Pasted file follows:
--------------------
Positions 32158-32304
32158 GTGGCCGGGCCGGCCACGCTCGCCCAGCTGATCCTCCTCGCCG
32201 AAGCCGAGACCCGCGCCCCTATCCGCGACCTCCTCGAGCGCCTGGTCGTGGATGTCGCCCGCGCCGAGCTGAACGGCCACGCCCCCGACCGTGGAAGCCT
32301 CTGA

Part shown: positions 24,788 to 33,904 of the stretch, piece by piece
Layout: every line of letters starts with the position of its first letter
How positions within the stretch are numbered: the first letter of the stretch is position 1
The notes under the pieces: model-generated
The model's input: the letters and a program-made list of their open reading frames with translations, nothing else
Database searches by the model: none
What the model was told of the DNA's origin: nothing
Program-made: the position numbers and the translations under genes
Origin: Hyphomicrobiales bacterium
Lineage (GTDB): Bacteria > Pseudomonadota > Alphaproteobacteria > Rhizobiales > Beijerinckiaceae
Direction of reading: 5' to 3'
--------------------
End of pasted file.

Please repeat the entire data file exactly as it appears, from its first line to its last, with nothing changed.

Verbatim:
Positions 32158-32304
32158 GTGGCCGGGCCGGCCACGCTCGCCCAGCTGATCCTCCTCGCCG
32201 AAGCCGAGACCCGCGCCCCTATCCGCGACCTCCTCGAGCGCCTGGTCGTGGATGTCGCCCGCGCCGAGCTGAACGGCCACGCCCCCGACCGTGGAAGCCT
32301 CTGA

Part shown: positions 24,788 to 33,904 of the stretch, piece by piece
Layout: every line of letters starts with the position of its first letter
How positions within the stretch are numbered: the first letter of the stretch is position 1
The notes under the pieces: model-generated
The model's input: the letters and a program-made list of their open reading frames with translations, nothing else
Database searches by the model: none
What the model was told of the DNA's origin: nothing
Program-made: the position numbers and the translations under genes
Origin: Hyphomicrobiales bacterium
Lineage (GTDB): Bacteria > Pseudomonadota > Alphaproteobacteria > Rhizobiales > Beijerinckiaceae
Direction of reading: 5' to 3'